Ep. 2: First Steps

Adding More Shelter Beds

In this episode, we are covered a recent Phoenix City Council vote to add more beds to the Human Services Campus (HSC). Our guests are Father Dan Ponisciack from Andre House of Hospitality and Cleo Lewis, a community advocate for the Human Services Campus.

Executive director of HSC and McQuaid Mission co-host, Amy Schwabenlender shares what we need know about this vote. Two year ago, HSC submitted an application to the City of Phoenix to add more shelter beds. They have to file a special permit with specific stipulations to be able to shelter more people because of Phoenix zoning laws.

When the campus opened in 2005, the requirements in the special permit were a maximum number of shelter beds of 425 and a site plan. But a lot changed since the campus opened in 2005.

Phoenix has seen a staggering increase in the unsheltered population since 2015. We are also experiencing rapid population growth and continue to be one of the fastest growing cities in the U.S.  With that growth comes a need for more housing, particularly affordable housing.

Schwabenlender remind us that homelessness is a regional issue. “Our request does not solve this unsheltered population,” she said. “It’s not only a downtown Phoenix issue. It’s certainly not an issue that Human Services Campus and our partners can solve by ourselves. What we’re proposing though, is a small solution to shelter, several hundred more people every night.”

So, what exactly is HSC asking for?

They are asking to increase the maximum number of individuals they can shelter from 425 to 1000 individuals. They want to be able to shelter 800 people every night and allow for another 200 for weather relief on days of extreme heat, cold or rain. On a day-to-day basis, an amendment to the permit would allow them to shelter up to 700 people in C.A.S.S., the shelter operated by Central Arizona Shelter Services on campus,  and another 100 in a shelter under the care of their partner, Andre House of Hospitality.

Andre House provides 500 to 600 dinners, six nights a week to the homeless. They also run a clothing closet several days a week and provide a place to shower. Father Dan Ponisciack joins to explain the mission behind Andre House.

“We welcome people. That’s what we do. We take great pride in getting to know people’s names. We take great pride in getting to know people’s stories. And then as a result of getting to know people and where they’re out at in terms of experiencing homelessness, then we can provide them with much needed services.”

He said they offered to add a shelter component because they were responding to a need. People need a place to sleep, and they had the resources to purchase a building.

“There’s a crisis outside of our Gates. And so as a result of that, we stepped in, and we offered to be a part of a solution that will at least be a solution for potentially about a hundred people in our building.”

They would partner with Community Bridges to build the shelter. They chose Community Bridges they were founded on those same principles of dignity and compassion for everyone. They also serve the same highly vulnerable populations, people that suffer from severe mental illness and addiction.

Cleo Lewis is a strong advocate for ending homelessness. He shares from personal experience what these beds will mean to someone.  He’s a veteran, a former Phoenix police officer and an ex-convict. He ended up at HSC and used every resources offered to get his life back.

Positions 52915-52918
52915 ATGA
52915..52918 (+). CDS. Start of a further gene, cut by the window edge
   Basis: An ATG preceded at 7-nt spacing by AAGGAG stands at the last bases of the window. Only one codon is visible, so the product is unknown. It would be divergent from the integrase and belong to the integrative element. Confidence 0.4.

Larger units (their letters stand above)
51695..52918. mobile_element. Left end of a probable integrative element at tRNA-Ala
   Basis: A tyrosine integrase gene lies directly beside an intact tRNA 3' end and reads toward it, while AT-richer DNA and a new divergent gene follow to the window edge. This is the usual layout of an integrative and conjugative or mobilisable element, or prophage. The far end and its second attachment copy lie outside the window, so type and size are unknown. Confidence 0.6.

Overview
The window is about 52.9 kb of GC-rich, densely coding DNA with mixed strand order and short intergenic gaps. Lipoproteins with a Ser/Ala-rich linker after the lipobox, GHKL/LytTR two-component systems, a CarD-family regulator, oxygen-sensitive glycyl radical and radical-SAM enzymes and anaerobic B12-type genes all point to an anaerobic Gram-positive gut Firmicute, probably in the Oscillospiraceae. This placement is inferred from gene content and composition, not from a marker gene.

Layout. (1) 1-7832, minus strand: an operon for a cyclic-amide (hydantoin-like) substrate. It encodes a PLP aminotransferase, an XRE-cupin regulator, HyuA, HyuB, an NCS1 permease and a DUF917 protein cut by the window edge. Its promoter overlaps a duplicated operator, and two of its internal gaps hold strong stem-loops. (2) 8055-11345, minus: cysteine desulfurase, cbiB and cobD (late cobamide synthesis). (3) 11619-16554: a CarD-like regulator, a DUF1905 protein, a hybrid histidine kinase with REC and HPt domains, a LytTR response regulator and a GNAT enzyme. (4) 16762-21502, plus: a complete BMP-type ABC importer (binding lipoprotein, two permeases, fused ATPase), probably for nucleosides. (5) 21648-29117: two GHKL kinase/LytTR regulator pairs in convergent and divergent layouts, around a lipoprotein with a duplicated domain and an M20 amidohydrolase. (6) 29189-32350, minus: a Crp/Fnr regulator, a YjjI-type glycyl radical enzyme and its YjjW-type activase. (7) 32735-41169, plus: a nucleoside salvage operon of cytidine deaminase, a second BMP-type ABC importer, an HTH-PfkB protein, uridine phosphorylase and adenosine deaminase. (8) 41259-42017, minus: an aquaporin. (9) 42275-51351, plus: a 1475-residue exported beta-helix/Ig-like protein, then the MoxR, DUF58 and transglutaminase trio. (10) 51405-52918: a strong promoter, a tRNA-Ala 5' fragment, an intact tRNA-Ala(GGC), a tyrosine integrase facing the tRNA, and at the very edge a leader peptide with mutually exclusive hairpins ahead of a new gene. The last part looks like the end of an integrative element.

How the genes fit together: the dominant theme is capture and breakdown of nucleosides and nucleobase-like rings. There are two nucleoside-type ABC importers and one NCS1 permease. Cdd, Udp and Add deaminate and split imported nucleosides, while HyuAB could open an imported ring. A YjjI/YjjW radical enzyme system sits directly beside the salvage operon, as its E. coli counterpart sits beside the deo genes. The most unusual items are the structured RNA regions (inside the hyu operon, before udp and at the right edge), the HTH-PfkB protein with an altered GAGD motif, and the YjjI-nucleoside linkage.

“We’re not asking to build a new building. We’re just respectfully asking the community to allow us to increase capacity to serve the people that I encounter a lot on the outside, the unsheltered community,” Lewis said.

“I’m looking for nice Cleo Lewis out there, and we need your help out there in the community to find them, and get him some help.”

MythBusters: Everyone who panhandles is experiencing homelessness.

Each week, Amy Schwabenlender addresses common assumptions and misunderstanding about the homeless population. This week, we are clarifying myths related to panhandling.


“This is a myth. There are a lot of people who panhandle and aren’t experiencing homelessness. They have a home. And so by giving people money, some folks do that as a way of having a job.

You don’t have to give money. Someone early on in my career suggested if you’re going to give someone money, think of it like you gave them a gift and have no expectation of what’s going to happen with it. Some people tell me they don’t want to give money because they’re putting an expectation on it, and they want to tell that person how they can go spend it. And so, my suggestion would be, if you’re going to give someone money, treat it like a gift, and have no expectation of what that person’s going to do with it.

And there are other things that people can hand out when it’s hot here in Phoenix. Like it is most months of the year, a fresh cold bottle of water, a pair of socks, a bus pass, Cleo talks about the importance of a bus pass. Just getting from appointment to appointment. Transportation is important.

If you are the kind of person who likes to hand something out, those are really practical things that you can keep with you. We also have a downloadable card on our website, hsc-az.org that people can print and take along with them. And it has a map of the campus. It lists all the free services that we provide. If you don’t want to give people something of value, you can also print these cards and hand them out to people, so they learn about the services at the campus and how they can connect with us so that we can help them and their homelessness.”


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